Sea Squirts The minute whiskers of certain sea creatures seem to play a pivotal role in the health-space. According to researchers from the University of Manchester, tiny whiskers of nanoscale dimensions from tunicates, commonly known as sea squirts, can aid in creating human muscle tissue. The cellulose from these sea creatures apparently influences the behavior of skeletal muscle cells in the laboratory.

Such nanostructures appear thousand times smaller than muscle cells and are the smallest physical feature found to cause cell alignment. Alignment may be important as many tissues in the body, including muscle, contain aligned fibers for strength and stiffness. Cellulose probably is a polysaccharide detected in plants and the main ingredient of paper as well as certain textiles like cotton. It is reportedly employed for several medical applications, such as wound dressings.

“Cellulose is being looked at very closely around the world because of its unique properties, and because it is a renewable resource, but this is the first time that it has been used for skeletal muscle tissue engineering applications. There is potential for muscle precision engineering, but also for other architecturally aligned structures such as ligaments and nerves,” added Dr Stephen Eichhorn, from the University of Manchester.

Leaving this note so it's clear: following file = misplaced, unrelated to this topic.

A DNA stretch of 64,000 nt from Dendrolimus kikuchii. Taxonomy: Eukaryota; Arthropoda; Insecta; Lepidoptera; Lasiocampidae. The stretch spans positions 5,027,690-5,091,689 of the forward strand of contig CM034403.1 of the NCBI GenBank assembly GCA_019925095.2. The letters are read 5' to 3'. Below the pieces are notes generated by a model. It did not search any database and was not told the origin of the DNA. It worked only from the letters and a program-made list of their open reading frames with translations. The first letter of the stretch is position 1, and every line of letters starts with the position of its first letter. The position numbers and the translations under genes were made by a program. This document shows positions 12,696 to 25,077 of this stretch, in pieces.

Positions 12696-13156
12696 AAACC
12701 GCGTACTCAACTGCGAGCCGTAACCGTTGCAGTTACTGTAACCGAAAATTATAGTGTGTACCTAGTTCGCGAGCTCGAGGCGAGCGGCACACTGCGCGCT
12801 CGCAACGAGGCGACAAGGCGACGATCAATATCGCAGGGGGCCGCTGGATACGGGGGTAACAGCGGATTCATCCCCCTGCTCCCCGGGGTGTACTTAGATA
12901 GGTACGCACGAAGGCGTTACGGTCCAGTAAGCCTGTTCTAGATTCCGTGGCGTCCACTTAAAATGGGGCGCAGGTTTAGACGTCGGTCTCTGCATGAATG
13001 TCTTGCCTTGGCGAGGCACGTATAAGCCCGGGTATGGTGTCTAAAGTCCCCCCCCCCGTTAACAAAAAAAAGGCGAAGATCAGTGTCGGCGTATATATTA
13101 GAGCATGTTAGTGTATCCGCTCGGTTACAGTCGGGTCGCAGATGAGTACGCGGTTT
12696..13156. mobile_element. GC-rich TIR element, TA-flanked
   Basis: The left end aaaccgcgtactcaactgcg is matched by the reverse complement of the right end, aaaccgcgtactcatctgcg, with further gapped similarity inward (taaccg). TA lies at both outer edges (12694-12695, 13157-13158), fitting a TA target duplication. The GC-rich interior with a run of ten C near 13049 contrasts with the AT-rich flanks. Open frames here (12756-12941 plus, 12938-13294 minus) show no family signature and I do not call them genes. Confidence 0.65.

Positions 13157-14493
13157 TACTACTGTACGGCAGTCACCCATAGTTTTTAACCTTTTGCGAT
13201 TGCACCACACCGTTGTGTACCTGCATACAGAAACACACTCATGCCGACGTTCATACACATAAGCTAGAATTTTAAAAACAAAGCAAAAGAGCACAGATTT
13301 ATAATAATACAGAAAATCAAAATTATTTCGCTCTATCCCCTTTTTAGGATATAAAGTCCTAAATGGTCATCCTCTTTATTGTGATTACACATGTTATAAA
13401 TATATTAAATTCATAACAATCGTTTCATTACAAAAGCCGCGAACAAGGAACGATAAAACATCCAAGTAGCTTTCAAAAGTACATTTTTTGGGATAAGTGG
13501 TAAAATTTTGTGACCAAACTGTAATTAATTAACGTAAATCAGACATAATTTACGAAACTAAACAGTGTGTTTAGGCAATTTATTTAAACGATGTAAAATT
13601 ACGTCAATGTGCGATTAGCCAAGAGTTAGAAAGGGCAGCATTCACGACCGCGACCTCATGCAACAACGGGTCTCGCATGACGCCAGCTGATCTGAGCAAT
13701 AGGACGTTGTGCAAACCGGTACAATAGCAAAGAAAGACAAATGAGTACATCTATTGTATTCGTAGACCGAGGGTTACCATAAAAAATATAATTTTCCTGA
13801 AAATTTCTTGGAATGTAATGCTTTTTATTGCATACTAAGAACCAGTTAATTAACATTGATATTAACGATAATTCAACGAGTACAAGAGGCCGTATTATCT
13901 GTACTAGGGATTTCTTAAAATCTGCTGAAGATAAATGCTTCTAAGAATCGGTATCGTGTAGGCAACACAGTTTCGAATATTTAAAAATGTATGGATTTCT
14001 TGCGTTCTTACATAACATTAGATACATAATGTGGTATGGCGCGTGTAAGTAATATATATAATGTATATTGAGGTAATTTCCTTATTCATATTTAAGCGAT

Cellulose from tunicates that grow on rocks and man-made structures in coastal waters can be purportedly removed for making muscle tissue as it has unique properties. In the current research, the cellulose was chemically extracted in the form of nanowhiskers. It was mentioned that one nanometre is one billionth of a metre and these minute whiskers are only 10s of nanometres wide which is very much thinner than a human hair.

Once cellulose is aligned and parallel to each other, they seemingly cause rapid muscle cell alignment and fusion. This method appears not only simple, but also time-saving. It apparently empowers physicians and scientists to generate normal aligned architecture of skeletal muscle tissue. The tissue may be put to use for repairing existing muscle or even grow muscle from scratch. Artificial tissue can be created to possibly replace damaged or diseased human muscles.

The research findings supposedly have great significance in the medical terrain.